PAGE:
Importance: Familial hypercholesterolemia is characterized by impaired uptake of cholesterol in peripheral tissues, including the liver and the pancreas. In contrast, statins increase the cellular cholesterol uptake and are associated with increased risk for type 2 diabetes mellitus. We hypothesize that transmembrane cholesterol transport is linked to the development of type 2 diabetes.
Objective: To assess the association between type 2 diabetes prevalence and familial hypercholesterolemia.
Design, setting, and participants: Cross-sectional study in all individuals (n = 63,320) who underwent DNA testing for familial hypercholesterolemia in the national Dutch screening program between 1994 and 2014.
Exposures: Deleteriousness and nondeleteriousness of familial hypercholesterolemia mutations were based on literature or laboratory function testing. Low-density lipoprotein (LDL) receptor mutations were considered more severe than apolipoprotein B gene (APOB) mutations, and receptor-negative LDL receptor mutations were considered more severe than receptor-deficient mutations.
Main outcomes and measures: Prevalence of type 2 diabetes.
Results: The prevalence of type 2 diabetes was 1.75% in familial hypercholesterolemia patients (n = 440/25,137) vs 2.93% in unaffected relatives (n = 1119/38,183) (P < .001; odds ratio [OR], 0.62 [95% CI, 0.55-0.69]). The adjusted prevalence of type 2 diabetes in familial hypercholesterolemia, determined using multivariable regression models, was 1.44% (difference, 1.49% [95% CI, 1.24%-1.71%]) (OR, 0.49 [95% CI, 0.41-0.58]; P < .001). The adjusted prevalence of type 2 diabetes by APOB vs LDL receptor gene was 1.91% vs 1.33% (OR, 0.65 [95% CI, 0.48-0.87] vs OR, 0.45 [95% CI, 0.38-0.54]), and the prevalence for receptor-deficient vs receptor-negative mutation carriers was 1.44% vs 1.12% (OR, 0.49 [95% CI, 0.40-0.60] vs OR, 0.38 [95% CI, 0.29-0.49]), respectively (P for trend <.001 in both comparisons).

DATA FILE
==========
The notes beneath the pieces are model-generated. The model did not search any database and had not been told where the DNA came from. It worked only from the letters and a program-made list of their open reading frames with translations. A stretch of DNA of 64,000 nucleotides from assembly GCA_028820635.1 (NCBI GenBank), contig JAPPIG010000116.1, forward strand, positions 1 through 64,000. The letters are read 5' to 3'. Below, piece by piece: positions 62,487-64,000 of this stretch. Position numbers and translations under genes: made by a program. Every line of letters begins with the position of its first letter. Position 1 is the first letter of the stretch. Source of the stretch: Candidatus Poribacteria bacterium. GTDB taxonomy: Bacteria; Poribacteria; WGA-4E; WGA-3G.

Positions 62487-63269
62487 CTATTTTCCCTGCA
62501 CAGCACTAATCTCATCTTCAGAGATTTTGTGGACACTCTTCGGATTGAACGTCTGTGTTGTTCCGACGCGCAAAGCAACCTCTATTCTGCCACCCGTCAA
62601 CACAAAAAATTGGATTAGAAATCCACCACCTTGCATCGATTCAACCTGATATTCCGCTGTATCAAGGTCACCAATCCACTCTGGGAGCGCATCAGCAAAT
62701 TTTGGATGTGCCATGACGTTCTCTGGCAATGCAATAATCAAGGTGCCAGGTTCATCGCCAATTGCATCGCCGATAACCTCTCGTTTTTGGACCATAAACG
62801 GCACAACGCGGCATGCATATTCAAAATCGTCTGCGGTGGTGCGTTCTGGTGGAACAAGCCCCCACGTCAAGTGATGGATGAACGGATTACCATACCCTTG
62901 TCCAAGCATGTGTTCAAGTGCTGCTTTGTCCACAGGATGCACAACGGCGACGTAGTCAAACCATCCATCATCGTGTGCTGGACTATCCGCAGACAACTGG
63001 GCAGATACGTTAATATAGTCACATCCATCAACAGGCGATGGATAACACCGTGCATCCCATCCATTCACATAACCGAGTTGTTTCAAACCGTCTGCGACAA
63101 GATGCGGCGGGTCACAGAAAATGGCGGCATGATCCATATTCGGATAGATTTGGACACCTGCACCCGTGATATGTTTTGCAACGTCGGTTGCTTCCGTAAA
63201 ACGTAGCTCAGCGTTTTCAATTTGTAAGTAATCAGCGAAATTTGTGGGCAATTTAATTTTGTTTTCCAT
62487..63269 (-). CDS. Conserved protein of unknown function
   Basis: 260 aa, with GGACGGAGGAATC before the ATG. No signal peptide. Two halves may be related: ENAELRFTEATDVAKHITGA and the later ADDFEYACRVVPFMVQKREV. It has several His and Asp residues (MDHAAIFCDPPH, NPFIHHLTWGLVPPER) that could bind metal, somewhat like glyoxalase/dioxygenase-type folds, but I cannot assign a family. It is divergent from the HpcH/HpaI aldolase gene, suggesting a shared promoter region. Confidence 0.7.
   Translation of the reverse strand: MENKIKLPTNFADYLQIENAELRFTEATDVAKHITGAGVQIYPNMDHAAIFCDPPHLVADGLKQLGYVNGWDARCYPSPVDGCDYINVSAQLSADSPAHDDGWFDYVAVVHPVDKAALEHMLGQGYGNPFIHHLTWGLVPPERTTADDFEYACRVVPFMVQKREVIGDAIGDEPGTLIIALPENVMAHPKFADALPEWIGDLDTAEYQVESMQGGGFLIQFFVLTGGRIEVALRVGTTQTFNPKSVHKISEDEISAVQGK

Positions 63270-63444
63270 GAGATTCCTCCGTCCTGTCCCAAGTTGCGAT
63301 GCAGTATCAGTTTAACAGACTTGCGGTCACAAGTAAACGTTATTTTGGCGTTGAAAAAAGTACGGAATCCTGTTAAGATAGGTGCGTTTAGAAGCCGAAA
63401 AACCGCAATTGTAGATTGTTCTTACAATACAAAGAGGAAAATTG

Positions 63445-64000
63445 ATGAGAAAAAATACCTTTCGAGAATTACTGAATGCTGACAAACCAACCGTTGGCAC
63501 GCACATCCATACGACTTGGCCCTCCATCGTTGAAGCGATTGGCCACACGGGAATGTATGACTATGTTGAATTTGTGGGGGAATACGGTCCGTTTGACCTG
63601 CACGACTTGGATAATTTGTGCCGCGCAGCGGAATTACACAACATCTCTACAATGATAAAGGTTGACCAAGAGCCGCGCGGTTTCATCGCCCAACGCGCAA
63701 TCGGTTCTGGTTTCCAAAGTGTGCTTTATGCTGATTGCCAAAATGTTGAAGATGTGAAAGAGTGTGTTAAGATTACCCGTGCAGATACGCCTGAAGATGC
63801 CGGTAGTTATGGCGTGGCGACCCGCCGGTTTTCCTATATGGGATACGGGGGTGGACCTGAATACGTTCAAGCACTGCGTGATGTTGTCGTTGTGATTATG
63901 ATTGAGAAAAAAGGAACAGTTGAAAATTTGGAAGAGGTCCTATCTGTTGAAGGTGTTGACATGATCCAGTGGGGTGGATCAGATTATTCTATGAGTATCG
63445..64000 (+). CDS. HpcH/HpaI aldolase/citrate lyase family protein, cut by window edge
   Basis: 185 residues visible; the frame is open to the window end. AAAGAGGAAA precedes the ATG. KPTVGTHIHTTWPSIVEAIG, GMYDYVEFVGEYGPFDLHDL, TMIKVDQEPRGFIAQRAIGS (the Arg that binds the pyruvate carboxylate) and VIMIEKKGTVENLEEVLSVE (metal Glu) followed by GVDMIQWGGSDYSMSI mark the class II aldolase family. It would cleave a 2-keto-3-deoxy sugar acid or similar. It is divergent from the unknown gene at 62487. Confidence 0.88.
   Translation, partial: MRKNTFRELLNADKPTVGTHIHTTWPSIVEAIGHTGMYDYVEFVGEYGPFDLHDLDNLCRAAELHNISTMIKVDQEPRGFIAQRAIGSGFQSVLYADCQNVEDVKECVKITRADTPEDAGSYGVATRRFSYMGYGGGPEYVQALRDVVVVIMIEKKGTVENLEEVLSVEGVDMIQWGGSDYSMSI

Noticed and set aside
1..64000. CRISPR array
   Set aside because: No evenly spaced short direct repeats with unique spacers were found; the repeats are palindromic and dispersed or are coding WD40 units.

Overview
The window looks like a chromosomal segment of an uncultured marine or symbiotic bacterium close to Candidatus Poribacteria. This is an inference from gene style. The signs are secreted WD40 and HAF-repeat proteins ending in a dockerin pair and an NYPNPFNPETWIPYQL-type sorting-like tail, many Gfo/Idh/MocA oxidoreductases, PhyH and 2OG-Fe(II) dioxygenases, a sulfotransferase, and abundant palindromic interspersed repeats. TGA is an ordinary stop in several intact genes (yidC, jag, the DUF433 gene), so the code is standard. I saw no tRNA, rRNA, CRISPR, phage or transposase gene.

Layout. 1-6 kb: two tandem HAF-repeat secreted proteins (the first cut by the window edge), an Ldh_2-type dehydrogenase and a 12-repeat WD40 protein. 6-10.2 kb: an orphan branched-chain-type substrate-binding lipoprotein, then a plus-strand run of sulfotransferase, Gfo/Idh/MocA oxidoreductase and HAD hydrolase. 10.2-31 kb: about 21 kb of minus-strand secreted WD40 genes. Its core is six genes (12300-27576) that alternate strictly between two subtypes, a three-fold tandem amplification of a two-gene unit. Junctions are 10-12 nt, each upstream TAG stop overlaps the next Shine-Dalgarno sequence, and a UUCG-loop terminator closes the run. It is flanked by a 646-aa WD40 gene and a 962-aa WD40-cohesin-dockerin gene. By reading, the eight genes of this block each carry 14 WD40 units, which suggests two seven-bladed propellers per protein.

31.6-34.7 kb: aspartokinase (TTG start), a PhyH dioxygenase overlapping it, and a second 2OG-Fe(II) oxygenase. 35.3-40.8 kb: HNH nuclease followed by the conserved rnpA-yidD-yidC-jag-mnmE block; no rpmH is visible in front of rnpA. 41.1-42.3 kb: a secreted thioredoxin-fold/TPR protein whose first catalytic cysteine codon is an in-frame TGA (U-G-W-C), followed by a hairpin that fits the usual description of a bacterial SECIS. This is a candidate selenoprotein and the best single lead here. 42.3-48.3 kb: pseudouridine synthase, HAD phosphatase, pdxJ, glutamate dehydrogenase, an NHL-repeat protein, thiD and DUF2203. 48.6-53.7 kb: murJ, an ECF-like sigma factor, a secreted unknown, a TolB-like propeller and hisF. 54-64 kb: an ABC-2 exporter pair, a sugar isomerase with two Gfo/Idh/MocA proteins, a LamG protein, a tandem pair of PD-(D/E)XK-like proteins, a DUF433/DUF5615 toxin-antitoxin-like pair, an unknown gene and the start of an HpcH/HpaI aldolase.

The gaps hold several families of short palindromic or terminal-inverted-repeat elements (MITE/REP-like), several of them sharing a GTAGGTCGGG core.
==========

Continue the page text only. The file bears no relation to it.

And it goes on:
Conclusions and relevance: In a cross-sectional analysis in the Netherlands, the prevalence of type 2 diabetes among patients with familial hypercholesterolemia was significantly lower than among unaffected relatives, with variability by mutation type. If this finding is confirmed in longitudinal analysis, it would raise the possibility of a causal relationship between LDL receptor-mediated transmembrane cholesterol transport and type 2 diabetes.